In that era, ‘Chinaman’ was a general term used to refer to a man of Chinese origin. It was also used to describe men of Japanese origin, even though they were obviously not Chinese. You get the picture. It was used to refer to anyone who ‘looked like that’. It became a form of classification, and in some places, including the United States, laws were made to discriminate specifically against this class of people. This means that some human beings were treated in a certain way simply because they were classified as a ‘Chinaman’, and not because of anything they did or said or were in any way individually responsible for. It was, in other words, textbook racism.
It is fashionable in our present day to deride any effort to criticise such usage as “political correctness run amok”. In most cases, and most certainly in this case, this derision is little more than an effort to defend and gloss bad logic over with the privilege of position.
Assuming that the story about Walter Robins is true, it says a great deal about cricket’s comfort with casual racism that the term ‘chinaman’ has been used to identify a left-arm wrist-spin bowler. Robins was not describing the delivery. He was referring to the bowler. Robins’ observation suggests that what struck him was that it was a ‘Chinaman’ who had produced this variation. This is the essence of the racist mindset. Its logic is not “This human being demonstrated this skill.”. Its logic is that “This human being demonstrated this skill despite belonging to this arbitrary class which exists in my head and in the heads of several of my friends”.
Such stereotypes abound today in India. How often have we heard generalisations about Biharis (“they’re watchmen”) or Gujaratis (“they’re cunning businessmen”). In the colonial era such stereotypes were devised as a way to justify discriminatory policies against entire classes of people. As we know today, thanks to biology and genetics, race (like caste and religion) is a social construct. It has no other basis. It is self-fulfilling. A person belongs to a given race because this person belongs to a given race because the person belongs to this given race and so on, all the way down.
The race (or any similar arbitrary identity) in such cases becomes a proxy for assuming all kinds of things about the person without needing to know anything about the individual. In one form, it produces the stereotype of Gujaratis being cunning businessmen, when in reality, Gujaratis are no less likely to be engineers, mathematicians, poets, painters, lawyers, doctors or cricketers compared to anybody else. In another form, it produces far more vicious stereotypes. People of that imaginary group are thieves, or stupid, or liars, or, as was the case in the colonial era, fit only for serfdom.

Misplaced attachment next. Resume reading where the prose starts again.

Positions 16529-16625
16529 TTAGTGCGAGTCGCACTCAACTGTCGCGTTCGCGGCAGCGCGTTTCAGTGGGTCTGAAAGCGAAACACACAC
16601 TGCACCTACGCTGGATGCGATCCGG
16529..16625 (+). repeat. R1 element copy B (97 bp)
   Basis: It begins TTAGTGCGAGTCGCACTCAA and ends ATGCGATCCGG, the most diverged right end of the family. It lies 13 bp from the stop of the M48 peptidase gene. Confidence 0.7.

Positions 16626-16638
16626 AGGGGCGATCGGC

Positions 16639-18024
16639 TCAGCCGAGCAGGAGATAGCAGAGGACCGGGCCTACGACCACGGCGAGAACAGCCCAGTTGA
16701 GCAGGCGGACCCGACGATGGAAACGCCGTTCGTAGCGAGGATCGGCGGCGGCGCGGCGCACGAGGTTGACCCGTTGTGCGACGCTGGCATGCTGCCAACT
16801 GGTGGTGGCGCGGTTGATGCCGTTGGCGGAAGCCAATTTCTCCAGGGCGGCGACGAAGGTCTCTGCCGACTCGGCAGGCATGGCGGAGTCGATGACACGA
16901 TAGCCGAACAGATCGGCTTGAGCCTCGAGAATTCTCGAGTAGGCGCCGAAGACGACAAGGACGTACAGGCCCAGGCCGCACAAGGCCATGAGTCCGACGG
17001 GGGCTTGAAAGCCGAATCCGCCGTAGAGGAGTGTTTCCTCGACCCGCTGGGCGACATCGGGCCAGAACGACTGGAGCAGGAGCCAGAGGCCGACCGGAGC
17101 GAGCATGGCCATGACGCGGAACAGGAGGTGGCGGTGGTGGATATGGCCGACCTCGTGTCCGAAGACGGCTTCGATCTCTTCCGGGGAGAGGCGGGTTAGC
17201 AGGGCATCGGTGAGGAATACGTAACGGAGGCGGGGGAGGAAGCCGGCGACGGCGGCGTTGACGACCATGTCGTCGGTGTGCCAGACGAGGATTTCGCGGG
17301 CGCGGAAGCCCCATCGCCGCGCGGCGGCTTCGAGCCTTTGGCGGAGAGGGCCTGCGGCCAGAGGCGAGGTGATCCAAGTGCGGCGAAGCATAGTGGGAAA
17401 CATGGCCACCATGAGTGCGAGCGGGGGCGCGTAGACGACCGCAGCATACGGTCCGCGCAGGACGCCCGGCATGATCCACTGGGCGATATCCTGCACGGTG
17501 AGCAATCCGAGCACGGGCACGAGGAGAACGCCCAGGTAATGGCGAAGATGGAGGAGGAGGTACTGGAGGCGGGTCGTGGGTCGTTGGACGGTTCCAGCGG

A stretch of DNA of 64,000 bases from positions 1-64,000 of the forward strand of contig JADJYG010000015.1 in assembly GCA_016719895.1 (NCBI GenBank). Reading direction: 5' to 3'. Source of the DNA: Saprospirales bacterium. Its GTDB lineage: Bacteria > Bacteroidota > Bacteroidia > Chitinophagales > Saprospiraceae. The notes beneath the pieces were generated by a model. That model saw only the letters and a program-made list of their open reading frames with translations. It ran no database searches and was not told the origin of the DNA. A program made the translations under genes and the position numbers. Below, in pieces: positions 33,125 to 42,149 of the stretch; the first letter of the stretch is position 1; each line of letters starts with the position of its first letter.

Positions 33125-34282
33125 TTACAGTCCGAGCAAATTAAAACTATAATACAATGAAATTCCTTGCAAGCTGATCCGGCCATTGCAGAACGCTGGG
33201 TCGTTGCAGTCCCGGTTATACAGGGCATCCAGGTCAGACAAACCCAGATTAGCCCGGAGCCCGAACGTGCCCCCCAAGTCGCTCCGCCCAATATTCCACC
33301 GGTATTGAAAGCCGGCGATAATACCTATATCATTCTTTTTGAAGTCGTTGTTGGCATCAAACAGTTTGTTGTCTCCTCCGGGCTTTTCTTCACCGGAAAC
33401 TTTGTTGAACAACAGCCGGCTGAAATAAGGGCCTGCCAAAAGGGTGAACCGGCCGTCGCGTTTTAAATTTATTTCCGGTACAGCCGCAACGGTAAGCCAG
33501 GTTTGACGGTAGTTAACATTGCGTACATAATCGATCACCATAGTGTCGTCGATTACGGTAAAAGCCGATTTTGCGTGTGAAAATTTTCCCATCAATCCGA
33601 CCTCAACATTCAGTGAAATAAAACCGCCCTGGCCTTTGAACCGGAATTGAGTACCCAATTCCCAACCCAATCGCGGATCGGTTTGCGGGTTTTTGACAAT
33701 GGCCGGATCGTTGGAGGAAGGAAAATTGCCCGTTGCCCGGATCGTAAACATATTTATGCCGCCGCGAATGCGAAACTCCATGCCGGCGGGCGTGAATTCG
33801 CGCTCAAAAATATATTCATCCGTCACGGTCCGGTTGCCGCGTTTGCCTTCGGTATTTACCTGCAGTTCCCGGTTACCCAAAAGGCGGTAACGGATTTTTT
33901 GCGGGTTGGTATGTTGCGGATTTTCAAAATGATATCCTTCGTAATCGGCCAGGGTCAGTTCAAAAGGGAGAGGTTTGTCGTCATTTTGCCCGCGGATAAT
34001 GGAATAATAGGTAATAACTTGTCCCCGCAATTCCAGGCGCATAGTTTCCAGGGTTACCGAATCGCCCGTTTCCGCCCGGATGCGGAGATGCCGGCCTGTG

This bad logic is not benign. It has real consequences for real people’s lives — consequences which they can do absolutely nothing about. Just consider the difficulties faced by Indian citizens from India’s north-eastern States in some of India’s biggest cities. They have suffered the indignity of being asked “Pakkaa Indian Ho?” in the capital city of their own country. News reports about discrimination, harassment, sexual assault, and gross stereotyping by calling them “chinks” are routinely found in the papers. This has become such a problem that government Ministers have been forced to address the problem. The personal intervention of Ministers helps in individual cases where government employees are involved in racist behavior, but Ministers can do little about the vastly larger social problem.
A person who was referred to as a “Chinaman” back in the colonial era had to endure many of the same indignities (and many others special to that period, such as living under discriminatory laws and not just discriminatory social customs). The fact that left-arm wrist spin came to be known as the ‘chinaman’ is part of cricket’s racist colonial legacy. It is a legacy in which a player got away with a bigoted comment about an opponent who had gotten the better of him through brilliant, original, cricketing skill. The fact that Robins himself bowled leg-breaks and googlies does not make this any better.
Or perhaps, we ought to call leg-breaks “racist-saheb” deliveries. We shouldn’t, but I hope you see my point.
It is fashionable in our present day to deride any effort to criticise such usage as “political correctness run amok”. In most cases, and most certainly in this case, this derision is little more than an effort to defend bad logic. The privileged position from which the bad logic is offered enables its poor quality to be glossed over. Robins’ privileged position empowered him to make that casually racist remark. Robins’ contemporary social descendants ask why they should not enjoy similar privileges without being criticised for using these privileges. Perhaps they ought to focus on the terrible logic of their position instead of being obsessed by the uncomfortable nature of the criticism it invites.
“Whom does it harm?” you might ask. It harms the ignorant user of the term as well as his targets, because it entangles both perpetrator and victim in a web of prejudice. It legitimises resentments by providing an apparently logical (but actually absurd) line of reasoning to justify them.
Modern sport — ranging from Baseball, Basketball, American Football, Football to the Olympic sports — has explicitly targeted racial prejudice. The ICC has done so too. But cricket cannot credibly claim to be an enlightened, modern 21st century sport if it looks fondly upon a racial epithet which is used to describe one of its most thrilling, uncommon skills — left-arm wrist spin. The ‘chinaman’ is a monument to the vile, disgusting logic of racism. It must be dismantled. The ICC can only do so much. The fans, observers and writers have to do the bulk of the heavily lifting in this case.